Gary Koral at Melodies and Memories says he could care less what people do with sound files. "When people come in here and talk to me about downloading, I say, 'Why are you talking to me? You're wasting valuable downloading time.'"

"One of the biggest things we've noticed is younger people don't have much regard for sound quality," says Windy Weber, who owns Stormy Records in Dearborn with her husband Carl. Stormy is a comfy den on Michigan Avenue that recalls the classic dusty used shop of yore; found furniture, bargain bins, racks of new and used, scads of jazz, soul, rock and indie vinyl and CDs. It's an aural equivalent to the corner old-man bar — by design, it's a place to go and hang, converse about music, politics, art or whatever blows your skirt up. You could crack a beer here and nobody would give a shit. Try that while scanning CD racks at Target. But on the day we're here, a Wednesday at 2 p.m., we're informed in not the happiest of tones that we're the "first customers" through the door all day.

For 33-year-old Weber, the seven-year-old store's more about community, the larger theme that plays into indie record retail. "One of our customers I've been working with since I was 16," says the woman whose only job in life has been record retail. She knows other regulars well, of their families and jobs and life. "We've ended up with some very good friends who were customers here."

Weber started purchasing records at Woolworth's as a pup and took a Blondie 45 to show in her third-grade classroom. Records are in her blood. "I have huge emotion wrapped up in this," she says, with a slight shrug. Her words about the state of record retail are often bracketed by shrugs, and hints of nostalgia: "I loved going to record stores; it was as important as seeing a band live."

These days, Stormy "employs" two part-timers who are "a couple of friends that come in and work for trade." It's not unusual for Windy and her hubby to hump 60-hour workweeks because, she says, "neither of us wants to work for someone else."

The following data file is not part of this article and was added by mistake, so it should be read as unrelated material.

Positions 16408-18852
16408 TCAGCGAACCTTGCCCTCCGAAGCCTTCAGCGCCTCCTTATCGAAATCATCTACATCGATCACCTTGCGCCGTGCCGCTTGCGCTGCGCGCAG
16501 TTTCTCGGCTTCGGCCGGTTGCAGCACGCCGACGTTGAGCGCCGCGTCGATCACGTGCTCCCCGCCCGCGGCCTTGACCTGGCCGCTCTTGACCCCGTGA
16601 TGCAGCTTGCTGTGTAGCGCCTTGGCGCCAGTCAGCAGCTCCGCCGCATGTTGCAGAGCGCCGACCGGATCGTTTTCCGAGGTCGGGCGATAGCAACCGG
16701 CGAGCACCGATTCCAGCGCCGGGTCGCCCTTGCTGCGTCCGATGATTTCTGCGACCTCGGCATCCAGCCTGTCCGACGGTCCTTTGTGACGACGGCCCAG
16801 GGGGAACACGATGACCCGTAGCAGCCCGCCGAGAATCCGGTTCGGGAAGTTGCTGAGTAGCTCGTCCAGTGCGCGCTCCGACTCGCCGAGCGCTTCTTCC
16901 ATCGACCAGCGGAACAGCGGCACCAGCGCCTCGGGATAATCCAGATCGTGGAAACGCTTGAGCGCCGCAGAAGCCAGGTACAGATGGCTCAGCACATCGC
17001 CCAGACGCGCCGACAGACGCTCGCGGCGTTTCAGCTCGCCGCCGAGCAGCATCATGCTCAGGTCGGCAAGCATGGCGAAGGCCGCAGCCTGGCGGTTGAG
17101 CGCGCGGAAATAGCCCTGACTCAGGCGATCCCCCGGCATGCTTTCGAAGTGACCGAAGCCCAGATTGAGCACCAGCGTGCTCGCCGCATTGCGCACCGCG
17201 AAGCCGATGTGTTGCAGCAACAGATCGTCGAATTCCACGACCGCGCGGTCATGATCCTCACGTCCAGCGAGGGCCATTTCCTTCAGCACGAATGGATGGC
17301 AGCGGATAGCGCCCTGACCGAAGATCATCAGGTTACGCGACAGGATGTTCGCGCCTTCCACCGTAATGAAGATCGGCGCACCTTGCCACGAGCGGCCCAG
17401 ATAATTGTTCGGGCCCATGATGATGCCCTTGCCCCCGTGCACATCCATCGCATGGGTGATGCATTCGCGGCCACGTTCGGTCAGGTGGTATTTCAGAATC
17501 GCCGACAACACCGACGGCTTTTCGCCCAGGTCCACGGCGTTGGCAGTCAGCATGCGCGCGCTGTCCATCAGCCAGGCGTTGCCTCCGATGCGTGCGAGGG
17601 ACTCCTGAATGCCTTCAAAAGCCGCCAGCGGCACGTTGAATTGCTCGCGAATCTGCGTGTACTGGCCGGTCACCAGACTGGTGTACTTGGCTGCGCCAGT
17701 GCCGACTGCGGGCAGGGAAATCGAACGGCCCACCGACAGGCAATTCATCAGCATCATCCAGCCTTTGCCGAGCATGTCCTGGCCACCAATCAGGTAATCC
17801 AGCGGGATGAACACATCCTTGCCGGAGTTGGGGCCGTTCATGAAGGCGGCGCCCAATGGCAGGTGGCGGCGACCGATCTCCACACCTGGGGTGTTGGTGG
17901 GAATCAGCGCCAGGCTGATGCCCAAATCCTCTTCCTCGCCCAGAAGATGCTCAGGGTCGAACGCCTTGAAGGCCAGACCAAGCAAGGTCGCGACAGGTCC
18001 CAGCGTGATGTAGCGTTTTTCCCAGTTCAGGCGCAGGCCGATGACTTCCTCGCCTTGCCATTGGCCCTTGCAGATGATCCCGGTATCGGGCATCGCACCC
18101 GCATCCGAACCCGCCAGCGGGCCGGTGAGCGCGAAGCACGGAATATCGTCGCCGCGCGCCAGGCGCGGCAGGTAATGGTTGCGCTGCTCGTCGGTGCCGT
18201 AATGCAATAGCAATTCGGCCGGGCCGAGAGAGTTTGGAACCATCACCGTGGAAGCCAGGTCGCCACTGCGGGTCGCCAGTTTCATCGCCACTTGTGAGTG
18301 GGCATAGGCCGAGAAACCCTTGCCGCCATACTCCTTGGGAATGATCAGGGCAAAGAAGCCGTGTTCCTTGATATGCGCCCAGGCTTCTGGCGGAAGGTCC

If there was a decisive downturn in Weber's years in retail, she says, it was the "iPod Christmas 2004." She lifts her hand and pulls it down at an angle to make a visual of her store's decline.

"Christmas '04 led to a really down '05," says Almighty's Benson. "When people saw just how iTunes downloads increased, that's what it took for them to see the writing on the wall. But the reality is it's hard to say when things will flatten out and where things will go because we saw some really negative trends in 2003 that leveled off in 2004. So this might be another valley and the worst might be over. The numbers so far are down in 2006, but they're not down as much as they were a year prior. It's hard to say where consumer behavior is going on a truly quantifiable level. You can try to predict it but we've been wrong before."

Though business is limping along, there's a passionate desire to keep Stormy kicking. The store is moving to a smaller Dearborn location soon that sidles up to a comic book shop, which offers the benefit of a cross-pollination of customers, among other things. And, for survival, a good portion of Stormy's business is done online. Their shop — like other local retailers such as Record Collector, Car City, Peoples and Record Graveyard — doubles as a kind of purchase counter for used records that are sold online. Online sales, particularly through Amazon and eBay, are now key to the success of indie retail. Staffers at Encore Recordings in Ann Arbor say they might be out of work if not for the Internet.

But, as many store owners explain, as much as online sales can be key to survival, it's getting competitive. Rare vinyl, even out-of-print CDs, found everywhere from estate sales to pawn shops, are hot commodities for the savvy online "dealer" out to turn a buck on eBay.

"With eBay, there are many people who can deal without the overhead of having a store or employees," says Brad Hales, owner of Peoples Records in Detroit. "That makes the game a lot harder for us. I think the thing that's getting harder is that we're only a secondhand shop. There's only a finite number of records out there that haven't been discovered. I have a real passion for music so I don't mind working really hard at it. We're in no danger of going anywhere. Things are going well. It's definitely a struggle, but a fun one."

Peoples was founded in 2003 on deep-rooted music fandom and sweat. Theirs is more than a devoted customer base — some of whom they see every day — it's more like a devoted fan base. Hard-to-find country, jazz, R&B and soul records from Detroit and everywhere entertain bin-diving tourists and their dollars from the UK and Japan. Vintage vinyl is Peoples' market cubbyhole, which sees zero competition from the mass merchandise stores. And Peoples contributes to the greater good and quality of life in inner-city Detroit with this old-fashioned idea of area unity and, again, community. Old Detroit musicians, such as soul-shouter Cody Black, come in to talk and reminisce. "Another one is Nathaniel Mayer," Hales says, referring to the Fortune label R&B singer who had his big hit in 1962. "I've given him all his old records back. We find that most old artists don't have copies of their stuff anymore because of the lifestyles that musicians lead and all the changes they go through."